Black excellence can be found in every part of Madison if you look for it: in business, leadership, education, artistic expression and more. This excellence, this affirmation of the vitality of our Black community, is worth cultivating and celebrating.
Now is the time to bring all that Black Madison has to offer to the forefront. Now is the time to celebrate our excellence.
Now is the time for The Center.
Tale of Two Cities
Year in and year out, Madison is recognized as an ideal place to live in the US. However, Dane County’s racial disparities are among the state’s most extreme, and Wisconsin is named one of the country’s worst states for Black people.
Over the last three decades, the team behind The Center has seen Madison’s Black youth leave the city once they reach adulthood.
It’s Not Hard to See Why
Wisconsin’s Black families are 5x more likely than white families to live in poverty
In 2018, 61% of Black households in Dane County had income near or below the poverty line
There were more established Black-owned businesses in Dane County 75 years ago than today
Systemic inequalities are everywhere, from the education and criminal justice systems to the housing and healthcare industries. It’s not just unjust; it’s a catalyst for chronic, debilitating stress.
Racial Battle Fatigue
Racial battle fatigue is the medically proven stress and resulting issues Black people have from code switching and navigating systemic barriers and social situations while avoiding microaggressions. This level of stress is comparable to what soldiers face in war and can cause hypertension, diabetes and more.
How did we get here?
Madison Through a Black Lens
Madison once showed promise of becoming a stronghold for Black prosperity. But as the decades have passed, this promise has not been kept. The city’s history paints a picture of neglect, inequity and the destruction of Black wealth and excellence — but we have an opportunity to reroute the course of its future.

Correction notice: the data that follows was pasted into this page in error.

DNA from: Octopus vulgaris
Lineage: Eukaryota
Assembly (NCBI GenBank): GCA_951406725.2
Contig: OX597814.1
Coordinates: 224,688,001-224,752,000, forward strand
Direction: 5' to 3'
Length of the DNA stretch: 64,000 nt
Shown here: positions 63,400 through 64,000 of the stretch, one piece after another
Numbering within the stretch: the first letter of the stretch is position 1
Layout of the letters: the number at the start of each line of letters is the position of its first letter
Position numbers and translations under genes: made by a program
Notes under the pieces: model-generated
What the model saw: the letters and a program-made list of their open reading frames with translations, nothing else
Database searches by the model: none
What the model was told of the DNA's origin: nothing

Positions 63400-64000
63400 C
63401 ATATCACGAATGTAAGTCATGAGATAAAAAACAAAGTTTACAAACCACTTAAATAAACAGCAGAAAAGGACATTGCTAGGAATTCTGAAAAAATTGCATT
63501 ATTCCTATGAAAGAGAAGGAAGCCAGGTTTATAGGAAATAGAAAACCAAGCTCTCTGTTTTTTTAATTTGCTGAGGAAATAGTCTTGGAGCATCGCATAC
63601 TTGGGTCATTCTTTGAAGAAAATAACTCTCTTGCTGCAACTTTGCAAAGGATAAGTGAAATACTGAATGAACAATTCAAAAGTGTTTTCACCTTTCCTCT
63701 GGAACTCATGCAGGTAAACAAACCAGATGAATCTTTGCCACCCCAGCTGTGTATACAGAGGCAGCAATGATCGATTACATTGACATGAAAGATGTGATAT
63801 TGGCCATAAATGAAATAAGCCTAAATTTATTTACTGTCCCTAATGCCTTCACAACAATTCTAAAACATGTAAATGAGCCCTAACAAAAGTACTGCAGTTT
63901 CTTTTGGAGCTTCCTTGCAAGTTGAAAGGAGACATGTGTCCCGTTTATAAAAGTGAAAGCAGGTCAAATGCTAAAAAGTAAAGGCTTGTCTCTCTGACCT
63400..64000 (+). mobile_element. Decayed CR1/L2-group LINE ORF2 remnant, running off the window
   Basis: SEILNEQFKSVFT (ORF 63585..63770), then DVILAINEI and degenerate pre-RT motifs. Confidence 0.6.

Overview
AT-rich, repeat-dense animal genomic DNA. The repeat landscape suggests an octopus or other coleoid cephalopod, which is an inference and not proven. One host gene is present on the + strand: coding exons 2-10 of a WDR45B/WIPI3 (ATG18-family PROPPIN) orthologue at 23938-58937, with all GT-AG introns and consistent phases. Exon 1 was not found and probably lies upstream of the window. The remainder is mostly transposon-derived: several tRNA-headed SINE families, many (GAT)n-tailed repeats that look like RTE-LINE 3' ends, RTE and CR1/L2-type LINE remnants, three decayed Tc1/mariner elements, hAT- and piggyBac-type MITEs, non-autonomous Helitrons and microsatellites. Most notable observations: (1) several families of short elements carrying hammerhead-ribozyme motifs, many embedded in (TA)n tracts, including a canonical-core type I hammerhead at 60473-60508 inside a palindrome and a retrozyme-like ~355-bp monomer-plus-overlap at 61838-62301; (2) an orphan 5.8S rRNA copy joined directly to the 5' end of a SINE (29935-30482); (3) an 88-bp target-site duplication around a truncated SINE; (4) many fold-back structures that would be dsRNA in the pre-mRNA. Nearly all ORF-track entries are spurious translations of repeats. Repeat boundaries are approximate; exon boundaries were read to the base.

With a budding reputation as a city offering opportunity, Madison was home to a tight-knit community of Black dreamers from the South.
1930s to 1950s
The Black community continually found strength in solidarity, working together to fight for justice and gathering at Black businesses and churches to talk culture, art and politics.
Opportunity for Black Madisonians expanded to the state university system as The Five Year Program was created to recruit Black students from all over the nation to UW-Madison.
“Urban renewal” expelled Black people from “The Bush,” a diverse Madison neighborhood with a prominent Black population. This marked not only the beginning of the forced migration of Madison’s Black population to the city’s south side, but the imminent destruction of Black wealth.
1980s to 1990s
Previously a beacon for young Black adults to prosper and advance, the lack of Black representation and inclusion drove many Madison-born Black people to leave the city for college or after graduation.
Black wealth in Madison continued to suffer, as nearly 80% of Black households in Dane County had income near or below the poverty line.
Protests against racism and systemic injustice gripped Madison and the nation as a whole, illuminating the constant threat racism poses to the health and well-being of Black people.
The Center is poised to change the trajectory of Madison’s Black community and revive the promise the city once showed — and you can help.
The Center as a Solution
Relief is possible. Research proves that social support and a sense of meaning are extremely beneficial in lowering the burden of chronic stress. The Center will offer visitors both.
Together, we can build a space where the Black community in Madison can truly gather for the first time in decades; where visitors can feel the physical, mental and emotional relief of culture; where Black youth and elders alike can laugh, talk and see themselves represented; where they can refresh and reenergize from the exhaustion of everyday life.
Together, we can build a space that helps Madison live up to its reputation as one of the best places to live – for all of us.